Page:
For the first time this week, Californians can celebrate “4/20,” the unofficial pot holiday, by purchasing legal recreational cannabis at dispensaries across the state.
Marijuana buffs trace the April 20th date to a story about five high school students in Marin County, Calif., who “created a ritual for getting high. They would meet at 4:20,” in the afternoon, according to a short history behind the holiday. The time and date are now a core part of popular marijuana culture.
Voters approved Proposition 64 in 2016, which allowed retail sales to start in January. It added California to what is currently a list of nine states, plus Washington D.C., where recreational marijuana is legal.
But just how many people in the United States can legally use marijuana, in some form, on “4/20” or any other day?
California Treasurer John Chiang made a recent claim saying:
“A majority of Americans now live in states where they have decided to legalize cannabis.”
Right before that, he noted that more states have approved medical marijuana than recreational pot.
Still, we wondered: Was Chiang right that a majority of Americans live in states that have decided to legalize cannabis? Or was he blowing smoke?
We set out on a fact check.
Chiang, a Democrat who is running for governor, made his claim in a letter to U.S. Attorney General Jeff Sessions on March 29, 2018. He urged Sessions to establish federal banking rules for the cannabis industry. The letter was signed by state treasures from Oregon, Illinois and Pennsylvania, as well as several cannabis industry representatives.
Marijuana remains illegal, in all forms, under federal law.
In January, Sessions rescinded an Obama administration memo that recommended a hands-off approach to marijuana prosecution in states that have legalized pot. The move was seen as possibly paving the way for a federal crackdown on marijuana users and suppliers, though it’s uncertain whether that will happen.
To support the statement that “a majority” of Americans live in states that have legalized cannabis, a spokesman for Chiang pointed us to a November 2017 report by the treasurer’s office. It includes a map based on information from the National Conference of State Legislatures showing 44 states have some form of legal marijuana, ranging from adult recreational use to medical use to “limited medical” use in several states allowing “cannabis extracts.”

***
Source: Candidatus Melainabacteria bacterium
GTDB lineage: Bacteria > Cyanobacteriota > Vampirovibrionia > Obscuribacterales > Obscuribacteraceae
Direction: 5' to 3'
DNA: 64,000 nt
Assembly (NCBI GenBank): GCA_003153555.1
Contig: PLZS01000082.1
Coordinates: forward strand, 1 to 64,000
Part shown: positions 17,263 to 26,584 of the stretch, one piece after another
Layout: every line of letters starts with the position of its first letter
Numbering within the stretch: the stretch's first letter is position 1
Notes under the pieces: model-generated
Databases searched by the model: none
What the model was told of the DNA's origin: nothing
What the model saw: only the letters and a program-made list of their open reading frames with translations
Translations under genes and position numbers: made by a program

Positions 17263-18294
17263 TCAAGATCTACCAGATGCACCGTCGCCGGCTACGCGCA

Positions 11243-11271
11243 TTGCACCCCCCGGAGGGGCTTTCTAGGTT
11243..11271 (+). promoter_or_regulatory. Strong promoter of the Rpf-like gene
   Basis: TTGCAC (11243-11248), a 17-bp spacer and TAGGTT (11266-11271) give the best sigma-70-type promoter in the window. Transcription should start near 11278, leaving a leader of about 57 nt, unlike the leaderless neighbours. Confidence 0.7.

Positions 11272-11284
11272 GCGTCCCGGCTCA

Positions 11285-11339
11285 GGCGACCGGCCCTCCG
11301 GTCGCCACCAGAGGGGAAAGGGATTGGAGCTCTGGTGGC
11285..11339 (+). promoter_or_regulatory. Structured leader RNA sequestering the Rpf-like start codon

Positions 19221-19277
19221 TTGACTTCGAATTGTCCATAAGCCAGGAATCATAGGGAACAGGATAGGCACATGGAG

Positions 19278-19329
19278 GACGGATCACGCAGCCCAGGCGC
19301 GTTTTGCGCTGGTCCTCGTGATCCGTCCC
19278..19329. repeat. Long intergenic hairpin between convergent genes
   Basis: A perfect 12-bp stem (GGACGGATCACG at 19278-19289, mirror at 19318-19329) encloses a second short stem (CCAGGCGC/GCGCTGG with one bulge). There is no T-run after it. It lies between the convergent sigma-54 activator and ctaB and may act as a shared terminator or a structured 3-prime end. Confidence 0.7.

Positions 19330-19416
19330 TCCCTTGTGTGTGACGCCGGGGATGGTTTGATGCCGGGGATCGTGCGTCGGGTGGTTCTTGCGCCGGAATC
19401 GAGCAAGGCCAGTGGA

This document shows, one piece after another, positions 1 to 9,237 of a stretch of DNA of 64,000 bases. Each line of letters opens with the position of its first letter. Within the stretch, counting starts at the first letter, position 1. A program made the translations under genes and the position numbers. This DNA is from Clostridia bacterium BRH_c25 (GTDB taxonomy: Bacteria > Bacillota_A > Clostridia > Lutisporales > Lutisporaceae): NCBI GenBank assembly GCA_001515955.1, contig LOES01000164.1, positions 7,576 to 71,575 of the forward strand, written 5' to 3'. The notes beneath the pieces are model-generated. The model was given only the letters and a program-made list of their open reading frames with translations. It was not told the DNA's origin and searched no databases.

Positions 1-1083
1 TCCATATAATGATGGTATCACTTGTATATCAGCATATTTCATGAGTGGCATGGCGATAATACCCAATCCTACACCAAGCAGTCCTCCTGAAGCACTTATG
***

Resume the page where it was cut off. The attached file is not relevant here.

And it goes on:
Based on that map, the vast majority of Americans do live in states that have decided to legalize cannabis.
But it’s also the broadest collection of states we found and stretches the case on whether a state has really legalized any form of marijuana.
We decided to limit our count to states where voters or a state legislature has approved a comprehensive law authorizing medical or recreational marijuana.
We found 29 states, plus Washington D.C., that meet that criteria, based on news reports. Nine have legalized recreational marijuana while the rest have legalized medical marijuana.
Even with this smaller group of states, however, Chiang’s statement holds up. There are more than 207 million people in these states, based on our review of census data.
That’s easily a majority of America’s 325 million people.
California Treasurer John Chiang recently claimed: “A majority of Americans now live in states where they have decided to legalize cannabis.”
His office pointed to a report that shows 44 states have some form of legal marijuana, though that list includes some states with only “limited medical marijuana” legalization and no comprehensive law authorizing the use.
In reality, 29 states, plus Washington D.C., have passed laws authorizing recreational marijuana, medical marijuana or both.
But even with this smaller group, Chiang’s statement is correct. That’s because more than 200 million Americans live in these states, representing a clear majority of the country’s 325 million people.
We rate Chiang’s statement True.